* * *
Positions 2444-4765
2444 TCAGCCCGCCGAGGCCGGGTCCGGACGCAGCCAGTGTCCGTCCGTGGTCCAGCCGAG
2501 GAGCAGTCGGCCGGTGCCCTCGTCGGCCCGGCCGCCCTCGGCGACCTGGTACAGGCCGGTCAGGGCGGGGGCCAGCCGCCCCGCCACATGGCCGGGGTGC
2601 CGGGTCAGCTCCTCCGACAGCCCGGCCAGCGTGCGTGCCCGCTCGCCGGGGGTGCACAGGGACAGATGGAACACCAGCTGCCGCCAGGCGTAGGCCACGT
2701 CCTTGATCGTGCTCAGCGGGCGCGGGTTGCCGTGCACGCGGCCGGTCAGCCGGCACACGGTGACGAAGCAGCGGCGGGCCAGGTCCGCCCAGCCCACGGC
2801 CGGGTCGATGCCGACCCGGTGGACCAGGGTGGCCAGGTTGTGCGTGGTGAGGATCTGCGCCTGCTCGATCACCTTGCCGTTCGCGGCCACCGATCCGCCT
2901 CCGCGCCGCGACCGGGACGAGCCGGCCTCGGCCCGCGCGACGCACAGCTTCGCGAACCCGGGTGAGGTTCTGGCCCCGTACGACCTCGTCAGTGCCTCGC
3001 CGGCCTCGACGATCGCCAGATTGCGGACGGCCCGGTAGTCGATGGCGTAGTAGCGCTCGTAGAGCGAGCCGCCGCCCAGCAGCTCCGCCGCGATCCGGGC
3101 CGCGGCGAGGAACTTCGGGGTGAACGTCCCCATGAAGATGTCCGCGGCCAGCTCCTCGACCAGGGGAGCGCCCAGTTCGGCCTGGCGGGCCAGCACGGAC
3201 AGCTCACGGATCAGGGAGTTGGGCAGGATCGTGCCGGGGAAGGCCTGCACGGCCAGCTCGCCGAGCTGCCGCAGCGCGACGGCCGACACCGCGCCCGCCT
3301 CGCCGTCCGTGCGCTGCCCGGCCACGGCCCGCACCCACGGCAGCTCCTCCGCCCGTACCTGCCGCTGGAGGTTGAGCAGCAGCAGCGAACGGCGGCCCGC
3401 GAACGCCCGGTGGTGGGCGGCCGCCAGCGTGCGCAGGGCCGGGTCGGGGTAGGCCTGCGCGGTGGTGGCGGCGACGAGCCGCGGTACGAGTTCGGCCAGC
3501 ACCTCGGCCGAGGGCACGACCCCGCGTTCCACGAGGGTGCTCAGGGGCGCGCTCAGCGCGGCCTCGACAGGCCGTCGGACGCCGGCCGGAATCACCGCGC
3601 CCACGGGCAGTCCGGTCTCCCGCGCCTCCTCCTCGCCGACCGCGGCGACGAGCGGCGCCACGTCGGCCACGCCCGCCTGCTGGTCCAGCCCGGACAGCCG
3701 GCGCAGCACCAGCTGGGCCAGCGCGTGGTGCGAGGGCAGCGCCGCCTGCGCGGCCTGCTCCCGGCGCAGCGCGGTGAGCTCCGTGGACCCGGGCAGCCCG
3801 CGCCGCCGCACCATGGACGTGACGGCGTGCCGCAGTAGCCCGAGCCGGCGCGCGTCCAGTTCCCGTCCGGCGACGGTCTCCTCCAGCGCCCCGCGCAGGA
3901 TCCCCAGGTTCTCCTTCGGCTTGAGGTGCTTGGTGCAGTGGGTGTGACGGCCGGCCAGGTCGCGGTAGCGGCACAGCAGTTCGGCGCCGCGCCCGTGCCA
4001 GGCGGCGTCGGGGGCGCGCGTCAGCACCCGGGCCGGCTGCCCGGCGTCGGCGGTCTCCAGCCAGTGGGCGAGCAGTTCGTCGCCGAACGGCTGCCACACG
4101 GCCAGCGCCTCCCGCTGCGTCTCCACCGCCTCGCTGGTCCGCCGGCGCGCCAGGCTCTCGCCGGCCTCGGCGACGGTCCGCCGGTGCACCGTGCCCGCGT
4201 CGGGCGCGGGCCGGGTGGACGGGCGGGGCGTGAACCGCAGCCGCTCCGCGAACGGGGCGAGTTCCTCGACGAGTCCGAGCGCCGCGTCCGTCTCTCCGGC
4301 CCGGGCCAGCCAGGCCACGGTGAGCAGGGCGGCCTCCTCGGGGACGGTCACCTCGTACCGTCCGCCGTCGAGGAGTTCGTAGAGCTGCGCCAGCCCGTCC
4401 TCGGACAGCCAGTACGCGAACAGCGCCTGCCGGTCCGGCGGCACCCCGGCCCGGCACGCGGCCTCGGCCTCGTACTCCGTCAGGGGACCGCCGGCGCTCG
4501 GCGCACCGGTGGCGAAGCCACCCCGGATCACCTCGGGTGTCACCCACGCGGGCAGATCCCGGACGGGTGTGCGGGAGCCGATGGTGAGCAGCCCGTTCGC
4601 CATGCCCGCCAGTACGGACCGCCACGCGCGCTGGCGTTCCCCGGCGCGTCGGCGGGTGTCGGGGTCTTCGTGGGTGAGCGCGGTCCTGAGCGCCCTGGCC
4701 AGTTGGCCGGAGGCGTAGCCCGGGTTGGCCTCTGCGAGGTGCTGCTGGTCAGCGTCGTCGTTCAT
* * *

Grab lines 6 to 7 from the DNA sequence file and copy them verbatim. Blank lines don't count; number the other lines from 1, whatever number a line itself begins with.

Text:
2801 CGGGTCGATGCCGACCCGGTGGACCAGGGTGGCCAGGTTGTGCGTGGTGAGGATCTGCGCCTGCTCGATCACCTTGCCGTTCGCGGCCACCGATCCGCCT
2901 CCGCGCCGCGACCGGGACGAGCCGGCCTCGGCCCGCGCGACGCACAGCTTCGCGAACCCGGGTGAGGTTCTGGCCCCGTACGACCTCGTCAGTGCCTCGC